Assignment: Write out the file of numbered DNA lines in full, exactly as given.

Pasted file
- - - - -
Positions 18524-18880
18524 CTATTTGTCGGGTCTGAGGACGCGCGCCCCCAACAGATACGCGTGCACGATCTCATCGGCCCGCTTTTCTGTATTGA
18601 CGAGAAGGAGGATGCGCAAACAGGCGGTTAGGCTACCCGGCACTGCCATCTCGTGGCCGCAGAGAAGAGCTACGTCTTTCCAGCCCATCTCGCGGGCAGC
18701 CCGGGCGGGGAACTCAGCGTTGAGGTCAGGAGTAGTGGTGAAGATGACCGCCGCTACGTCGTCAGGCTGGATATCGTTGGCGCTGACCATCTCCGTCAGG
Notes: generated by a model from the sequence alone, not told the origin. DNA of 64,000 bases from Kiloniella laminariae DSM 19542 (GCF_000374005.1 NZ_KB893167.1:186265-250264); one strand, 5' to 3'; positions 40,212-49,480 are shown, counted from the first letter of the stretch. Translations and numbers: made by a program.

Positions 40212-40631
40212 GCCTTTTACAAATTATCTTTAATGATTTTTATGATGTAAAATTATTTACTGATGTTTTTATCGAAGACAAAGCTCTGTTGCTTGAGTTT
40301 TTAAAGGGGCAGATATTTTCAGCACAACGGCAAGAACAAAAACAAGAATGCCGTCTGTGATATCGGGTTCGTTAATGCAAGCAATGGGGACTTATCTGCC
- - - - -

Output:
Positions 18524-18880
18524 CTATTTGTCGGGTCTGAGGACGCGCGCCCCCAACAGATACGCGTGCACGATCTCATCGGCCCGCTTTTCTGTATTGA
18601 CGAGAAGGAGGATGCGCAAACAGGCGGTTAGGCTACCCGGCACTGCCATCTCGTGGCCGCAGAGAAGAGCTACGTCTTTCCAGCCCATCTCGCGGGCAGC
18701 CCGGGCGGGGAACTCAGCGTTGAGGTCAGGAGTAGTGGTGAAGATGACCGCCGCTACGTCGTCAGGCTGGATATCGTTGGCGCTGACCATCTCCGTCAGG
Notes: generated by a model from the sequence alone, not told the origin. DNA of 64,000 bases from Kiloniella laminariae DSM 19542 (GCF_000374005.1 NZ_KB893167.1:186265-250264); one strand, 5' to 3'; positions 40,212-49,480 are shown, counted from the first letter of the stretch. Translations and numbers: made by a program.

Positions 40212-40631
40212 GCCTTTTACAAATTATCTTTAATGATTTTTATGATGTAAAATTATTTACTGATGTTTTTATCGAAGACAAAGCTCTGTTGCTTGAGTTT
40301 TTAAAGGGGCAGATATTTTCAGCACAACGGCAAGAACAAAAACAAGAATGCCGTCTGTGATATCGGGTTCGTTAATGCAAGCAATGGGGACTTATCTGCC